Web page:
Yes, you can! And you should do it after the first rising. I recommend directly in the pan, already formed, and well covered. Let thaw at room temperature and let get puffy again before you bake them.
Related recipes you might like:
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- 1 packet (0.25 ounces or 7g) dry yeast
- 1 cup (230g) warm water
- ½ cup (115g) milk, warmed
- 5 cups (700g) all-purpose or bread flour
- 4 tablespoons (50g) sugar
- 1 ½ teaspoons salt
- ½ cup (115g) unsalted butter, melted and warm
- 2 eggs, at room temperature
- Extras: melted butter and flour
- In a bowl put ⅔ of the total amount of flour, make a hole in the middle and add the yeast, sugar, and half of the water.
- With a wooden spoon mix until everything is moistened.
- Add the salt, melted butter, and the eggs. Mix well.
- Add the rest of the flour (in 2 parts for easier mixing), milk and remaining water and mix everything until it looks like a thick paste similar to drop scones.
- Mix energetically until everything is well integrated, especially the eggs, make sure there's no visible egg white left. It is very wet and looks like a very thick pancake batter.
- Leave the dough in the bowl and brush with top with melted butter, covering the entire surface.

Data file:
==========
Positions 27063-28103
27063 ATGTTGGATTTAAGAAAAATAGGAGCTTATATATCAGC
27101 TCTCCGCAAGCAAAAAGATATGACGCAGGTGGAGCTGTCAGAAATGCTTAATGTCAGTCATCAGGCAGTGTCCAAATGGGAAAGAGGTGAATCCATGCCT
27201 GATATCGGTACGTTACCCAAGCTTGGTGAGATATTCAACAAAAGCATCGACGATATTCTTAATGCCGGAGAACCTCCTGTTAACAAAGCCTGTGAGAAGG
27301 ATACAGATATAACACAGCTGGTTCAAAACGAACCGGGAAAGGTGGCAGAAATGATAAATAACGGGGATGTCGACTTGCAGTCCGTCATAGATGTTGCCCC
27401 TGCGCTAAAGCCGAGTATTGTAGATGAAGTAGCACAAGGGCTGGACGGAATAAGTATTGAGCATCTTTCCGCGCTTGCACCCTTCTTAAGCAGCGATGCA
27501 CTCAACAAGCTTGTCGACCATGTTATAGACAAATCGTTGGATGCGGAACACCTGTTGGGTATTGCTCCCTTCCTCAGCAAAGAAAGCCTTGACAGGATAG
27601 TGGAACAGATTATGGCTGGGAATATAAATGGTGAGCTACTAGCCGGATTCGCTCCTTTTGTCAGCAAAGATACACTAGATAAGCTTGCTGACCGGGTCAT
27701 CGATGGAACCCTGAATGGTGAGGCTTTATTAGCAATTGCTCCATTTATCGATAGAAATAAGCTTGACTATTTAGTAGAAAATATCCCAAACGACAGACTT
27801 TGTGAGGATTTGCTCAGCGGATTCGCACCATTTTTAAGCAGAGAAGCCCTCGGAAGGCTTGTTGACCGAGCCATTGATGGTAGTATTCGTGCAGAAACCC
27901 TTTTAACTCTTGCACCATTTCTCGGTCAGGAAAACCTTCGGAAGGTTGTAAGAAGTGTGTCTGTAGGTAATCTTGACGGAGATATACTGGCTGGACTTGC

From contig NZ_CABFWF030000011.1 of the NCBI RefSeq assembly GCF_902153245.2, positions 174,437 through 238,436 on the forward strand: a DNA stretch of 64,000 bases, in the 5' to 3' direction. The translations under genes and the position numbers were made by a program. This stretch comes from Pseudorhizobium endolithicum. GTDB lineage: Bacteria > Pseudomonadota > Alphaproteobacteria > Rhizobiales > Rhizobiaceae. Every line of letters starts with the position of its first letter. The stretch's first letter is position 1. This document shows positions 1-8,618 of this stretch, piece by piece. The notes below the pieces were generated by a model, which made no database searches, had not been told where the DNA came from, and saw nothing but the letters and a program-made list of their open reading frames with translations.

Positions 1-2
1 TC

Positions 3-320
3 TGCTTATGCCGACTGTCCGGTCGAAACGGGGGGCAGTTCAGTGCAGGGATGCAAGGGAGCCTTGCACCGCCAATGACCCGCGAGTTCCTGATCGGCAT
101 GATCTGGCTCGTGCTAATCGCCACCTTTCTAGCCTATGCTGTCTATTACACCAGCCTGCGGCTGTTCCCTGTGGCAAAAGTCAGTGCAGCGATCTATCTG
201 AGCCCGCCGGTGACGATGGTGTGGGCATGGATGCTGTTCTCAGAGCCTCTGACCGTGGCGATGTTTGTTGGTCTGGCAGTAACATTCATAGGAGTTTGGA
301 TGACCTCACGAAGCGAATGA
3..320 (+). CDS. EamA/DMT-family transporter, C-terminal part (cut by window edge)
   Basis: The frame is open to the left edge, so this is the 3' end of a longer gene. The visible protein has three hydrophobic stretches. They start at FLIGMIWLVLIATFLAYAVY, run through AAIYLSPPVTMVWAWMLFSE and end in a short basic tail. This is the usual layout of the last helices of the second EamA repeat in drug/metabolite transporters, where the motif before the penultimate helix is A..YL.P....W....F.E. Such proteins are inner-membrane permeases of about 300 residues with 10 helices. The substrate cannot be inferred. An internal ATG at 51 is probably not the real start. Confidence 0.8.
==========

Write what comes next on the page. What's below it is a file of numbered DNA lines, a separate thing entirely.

- Cover with a clean kitchen towel or plastic wrap and leave to rise in a warm place until doubled in volume, 1 hour to 1 ½ hours.
- Generously flour a table or surface and dump the dough.
- Flatten it in a rectangle and flour the top.
- Roll with a rolling pin until it’s no more than half an inch (1cm approx.)
- Cut rounds with a cookie cutter.
Forming the rolls:
- For traditional parker house rolls: take a round of dough, stretch from both ends a little to make it slightly oval, dip half in melted butter, fold in the middle, and put on buttered baking sheets with the butter side up.
- For sandwiches: put on buttered pans, put the rounds of dough. Brush them with melted butter.
- In both cases, cover and leave to rise for about 30 minutes, until they puff up a bit.
- Meanwhile, turn the oven to 400°F / 200 ° C.
- Bake for about 15 minutes, or until golden brown and dry.
Butter: these are buttery rolls, so use the best brand you can afford. Unsalted is my favorite as I like to control how much salt goes into my bread.
Yeast: I use dry (instant or active dry) and add it directly to the flour. It's the easiest way. But fresh also works. For fresh yeast, use triple the amount (21g in this case)
Water-milk: you can use all water (from the tap or use bottled water if you like) or you can use some milk (which will make them richer and denser). If your yeast was in the fridge and you're using it directly, use warm water. NOT hot as it will diminish the strength of the yeast.
Flour: all-purpose or bread flour, both work well.
- Prep Time: 20
- Resting time: 120
- Cook Time: 20
- Category: Bread
- Method: Baking
- Cuisine: American
- Serving Size: 1/30
- Calories: 116
- Sugar: 1.8 g
- Sodium: 124 mg
- Fat: 3.6 g
- Carbohydrates: 17.8 g
- Protein: 2.8 g
- Cholesterol: 20.6 mg
Keywords: parker house rolls
Adapted from Sister Schubert's Bread Recipes